Informed Parents and Coaches Can Help Prevent Eating Disorders in Young Athletes as Fall Sports Begin by straightlinepr


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									Informed Parents and Coaches Can Help Prevent Eating Disorders in
               Young Athletes as Fall Sports Begin
   Eating Recovery Center Offers Guidance to Help Parents, Coaches and Athletes Minimize
                                  Eating Disorders Risks

Denver, Colo, October 02, 2012 - Driven athletes possess similar personality traits to individuals
who suffer from anorexia nervosa, which may predispose them to the potential development of an
eating disorder. For this reason, and as fall sports kick into full gear, Eating Recovery Center, an
international center providing comprehensive treatment for anorexia, bulimia, EDNOS and
binge eating disorder, encourages parents, coaches and athletes themselves to understand and
minimize athletic activities and pressures that could potentially lead to eating disorders.

Experts agree that certain categories of sports tend to place athletes at a greater than average
risk for developing an eating disorder. High risk sports often include dance, gymnastics, wresting,
endurance running and swimming. In fact, research published by Craig Johnson, PhD, FAED,
CEDS, chief clinical officer of Eating Recovery Center, found that at least one-third of female
college athletes have some symptoms of an eating disorder.

“The same perfectionistic, high-achieving temperament that fuels athletic achievement closely
mirrors the traits of individuals who tend to develop eating disorders,” said Dr. Johnson. “For this
reason, it is important for athletes and their parents and coaches to be aware of and responsive to
eating disorders risk factors in the athletic environment.”

To help parents of athletes reduce eating disorders risks, Eating Recovery Center offers
the following guidance:

1. Keep a watchful eye for signs of over-exercising or obsession with achieving a specific weight or
body size for competition.

2. Focus on the excitement of playing a sport or the importance of being part of a team, rather
than on performance and wins and losses.

3. If eating disorders run in your family, be cautious about placing your child in body shape- or
weight-focused sports, including those mentioned above.

Coaches can also assist in eating disorders prevention by recognizing their leadership role and
exercising that influence to support the health of their athletes. Eating Recovery Center offers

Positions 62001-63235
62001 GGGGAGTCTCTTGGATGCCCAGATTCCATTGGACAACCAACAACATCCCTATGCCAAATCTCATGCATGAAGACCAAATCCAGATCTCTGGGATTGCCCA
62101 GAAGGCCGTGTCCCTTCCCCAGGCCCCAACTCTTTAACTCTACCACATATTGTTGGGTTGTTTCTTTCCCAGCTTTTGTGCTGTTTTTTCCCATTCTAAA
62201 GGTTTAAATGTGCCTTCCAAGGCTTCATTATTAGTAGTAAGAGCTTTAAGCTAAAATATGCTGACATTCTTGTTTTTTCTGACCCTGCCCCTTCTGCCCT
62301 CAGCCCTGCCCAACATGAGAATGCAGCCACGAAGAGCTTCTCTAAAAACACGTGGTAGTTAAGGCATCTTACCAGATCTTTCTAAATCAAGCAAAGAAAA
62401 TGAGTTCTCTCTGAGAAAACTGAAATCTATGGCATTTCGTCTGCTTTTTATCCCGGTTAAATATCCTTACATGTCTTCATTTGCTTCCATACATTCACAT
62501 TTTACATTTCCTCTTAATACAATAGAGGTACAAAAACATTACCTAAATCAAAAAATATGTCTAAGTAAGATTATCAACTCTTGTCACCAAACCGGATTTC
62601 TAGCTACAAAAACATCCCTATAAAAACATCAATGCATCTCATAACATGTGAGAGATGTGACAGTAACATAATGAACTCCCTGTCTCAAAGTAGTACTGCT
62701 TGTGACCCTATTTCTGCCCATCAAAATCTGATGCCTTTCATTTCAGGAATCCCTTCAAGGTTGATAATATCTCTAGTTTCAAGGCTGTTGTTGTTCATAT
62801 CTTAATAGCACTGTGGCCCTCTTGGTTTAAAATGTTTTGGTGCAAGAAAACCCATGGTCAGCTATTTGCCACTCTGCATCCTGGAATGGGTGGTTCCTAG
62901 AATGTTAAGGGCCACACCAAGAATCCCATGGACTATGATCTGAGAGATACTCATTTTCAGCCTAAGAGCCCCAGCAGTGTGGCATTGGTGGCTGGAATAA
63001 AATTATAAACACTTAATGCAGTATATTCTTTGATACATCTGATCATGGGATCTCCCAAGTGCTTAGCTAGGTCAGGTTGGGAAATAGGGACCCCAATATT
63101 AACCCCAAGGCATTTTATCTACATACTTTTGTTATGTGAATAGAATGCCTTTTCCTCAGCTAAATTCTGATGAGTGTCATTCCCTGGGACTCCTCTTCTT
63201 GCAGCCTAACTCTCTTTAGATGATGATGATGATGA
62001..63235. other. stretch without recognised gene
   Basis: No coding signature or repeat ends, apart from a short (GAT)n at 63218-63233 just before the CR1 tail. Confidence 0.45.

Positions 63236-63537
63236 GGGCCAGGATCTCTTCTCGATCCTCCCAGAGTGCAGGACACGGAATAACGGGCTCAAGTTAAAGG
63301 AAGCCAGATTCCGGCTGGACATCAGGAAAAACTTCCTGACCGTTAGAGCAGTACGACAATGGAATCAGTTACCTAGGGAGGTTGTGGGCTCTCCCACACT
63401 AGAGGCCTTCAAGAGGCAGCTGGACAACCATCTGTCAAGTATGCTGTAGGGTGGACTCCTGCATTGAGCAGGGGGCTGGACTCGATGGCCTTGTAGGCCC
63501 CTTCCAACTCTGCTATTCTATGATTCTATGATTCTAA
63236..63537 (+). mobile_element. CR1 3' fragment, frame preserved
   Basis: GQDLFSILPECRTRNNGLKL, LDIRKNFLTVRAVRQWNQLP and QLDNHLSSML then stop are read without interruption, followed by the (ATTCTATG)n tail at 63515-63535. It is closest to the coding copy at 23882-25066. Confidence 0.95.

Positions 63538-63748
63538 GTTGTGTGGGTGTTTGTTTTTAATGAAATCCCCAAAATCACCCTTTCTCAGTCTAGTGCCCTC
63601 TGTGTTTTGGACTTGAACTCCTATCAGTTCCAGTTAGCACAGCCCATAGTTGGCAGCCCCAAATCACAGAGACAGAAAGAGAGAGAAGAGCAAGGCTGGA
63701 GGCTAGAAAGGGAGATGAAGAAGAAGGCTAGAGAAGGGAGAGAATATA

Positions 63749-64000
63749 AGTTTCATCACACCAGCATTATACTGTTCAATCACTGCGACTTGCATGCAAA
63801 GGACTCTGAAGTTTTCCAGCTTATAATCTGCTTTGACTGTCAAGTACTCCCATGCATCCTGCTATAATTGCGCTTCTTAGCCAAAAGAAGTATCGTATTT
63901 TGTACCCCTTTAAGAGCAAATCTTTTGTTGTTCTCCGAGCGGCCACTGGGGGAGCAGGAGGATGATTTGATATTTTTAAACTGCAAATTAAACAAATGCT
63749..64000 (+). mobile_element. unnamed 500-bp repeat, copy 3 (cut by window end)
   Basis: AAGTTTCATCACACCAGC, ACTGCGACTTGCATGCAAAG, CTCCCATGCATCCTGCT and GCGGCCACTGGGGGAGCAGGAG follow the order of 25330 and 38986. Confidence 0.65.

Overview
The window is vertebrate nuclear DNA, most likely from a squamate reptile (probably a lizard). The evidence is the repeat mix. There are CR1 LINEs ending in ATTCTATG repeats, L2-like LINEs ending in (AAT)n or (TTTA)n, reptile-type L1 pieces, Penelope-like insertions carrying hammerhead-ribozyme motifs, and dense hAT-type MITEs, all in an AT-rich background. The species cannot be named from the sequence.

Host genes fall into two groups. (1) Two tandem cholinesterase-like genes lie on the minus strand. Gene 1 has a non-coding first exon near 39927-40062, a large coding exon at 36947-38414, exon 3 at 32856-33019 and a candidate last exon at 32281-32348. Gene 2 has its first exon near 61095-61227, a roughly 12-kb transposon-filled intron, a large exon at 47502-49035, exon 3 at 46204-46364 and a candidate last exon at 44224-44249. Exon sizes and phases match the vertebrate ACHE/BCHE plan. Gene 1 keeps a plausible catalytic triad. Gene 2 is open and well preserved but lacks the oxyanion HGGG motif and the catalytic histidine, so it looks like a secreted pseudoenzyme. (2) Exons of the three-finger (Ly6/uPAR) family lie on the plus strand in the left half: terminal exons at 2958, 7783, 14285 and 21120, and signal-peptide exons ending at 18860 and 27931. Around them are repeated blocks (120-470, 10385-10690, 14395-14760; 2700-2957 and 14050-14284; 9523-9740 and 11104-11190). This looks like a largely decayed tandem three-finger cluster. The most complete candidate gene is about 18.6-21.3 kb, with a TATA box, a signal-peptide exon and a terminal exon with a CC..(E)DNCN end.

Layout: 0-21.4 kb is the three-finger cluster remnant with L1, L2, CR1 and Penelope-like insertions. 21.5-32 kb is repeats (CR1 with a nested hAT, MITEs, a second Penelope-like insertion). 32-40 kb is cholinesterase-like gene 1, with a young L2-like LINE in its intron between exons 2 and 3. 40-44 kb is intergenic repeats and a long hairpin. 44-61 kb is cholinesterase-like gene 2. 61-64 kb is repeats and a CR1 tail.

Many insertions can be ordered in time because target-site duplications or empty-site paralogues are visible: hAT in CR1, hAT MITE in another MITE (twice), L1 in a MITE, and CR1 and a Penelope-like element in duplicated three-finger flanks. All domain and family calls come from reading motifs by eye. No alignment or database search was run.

coaches the following advice:

1. Be mindful of the comments you make about athletes’ body types, shapes and sizes; seemingly
harmless remarks can be very triggering for genetically predisposed individuals.
2. If weighing athletes or measuring body fat is a component of preparation for your sport, make
efforts to privately assess athletes and keep numbers confidential when possible.

3. Open lines of communication with your athletes and engage in a dialogue if you are concerned
about an individual’s weight loss or behaviors.

Additionally, individual athletes should adhere to the following recommendations to
ensure safe and healthy athletic participation:

1. Focus on creating balance in your life and make time for non-athletic endeavors such as
schoolwork, hobbies and time with friends and family.

2. Recognize the value of resting when you are injured or ill; pushing yourself harder during these
times can result in further injury or illness.

3. Being asked to drop weight for an athletic event can be incredibly triggering; plan plenty of
time for safe weight loss preparation and encourage teammates to do the same.

Eating disorders in athletes of all ages can lead to lower levels of athletic performance, organ
malfunction, bone deterioration and osteoporosis, as well as cardiovascular problems. Early
intervention and expert treatment from eating disorders professionals can minimize the chances
for negative long-term health effects. For more information about eating disorders in athletes,

About Eating Recovery Center:
Eating Recovery Center is an international center providing comprehensive treatment for
anorexia, bulimia, EDNOS and binge eating disorder. Under the personal guidance and care of
Drs. Kenneth Weiner, Craig Johnson, Emmett Bishop and Ovidio Bermudez, programs provide a
full spectrum of services for children, adolescents and adults that includes Inpatient, Residential,
Partial Hospitalization, Intensive Outpatient and Outpatient Services. Our compassionate team of
professionals collaborates with treating professionals and loved ones to cultivate lasting behavioral
change. Denver-based facilities include the Behavioral Hospital for Adults, the Behavioral Hospital
for Children and Adolescents, the Partial Hospitalization Program and Outpatient Services for
Adults, and the Partial Hospitalization Program for Children and Adolescents. In an effort to
increase patient access to care throughout the United States, Eating Recovery Center partners
with Summit Eating Disorders and Outreach Program in Sacramento, Cali., and The Moore Center
for Eating Disorders in Bellevue, Wash. Summit offers Partial Hospitalization and Outpatient
Services as well as Intensive Outpatient and Outpatient Services in Fresno and Roseville. The
Moore Center offers Partial Hospitalization, Intensive Outpatient and Outpatient Services. For
more information, please contact us at 877-218-1344 or or
confidentially chat live on our website at

Shannon Fern
Communications Strategy Group
3225 East 2nd Avenue
Denver, CO 80206
(303) 433-7020


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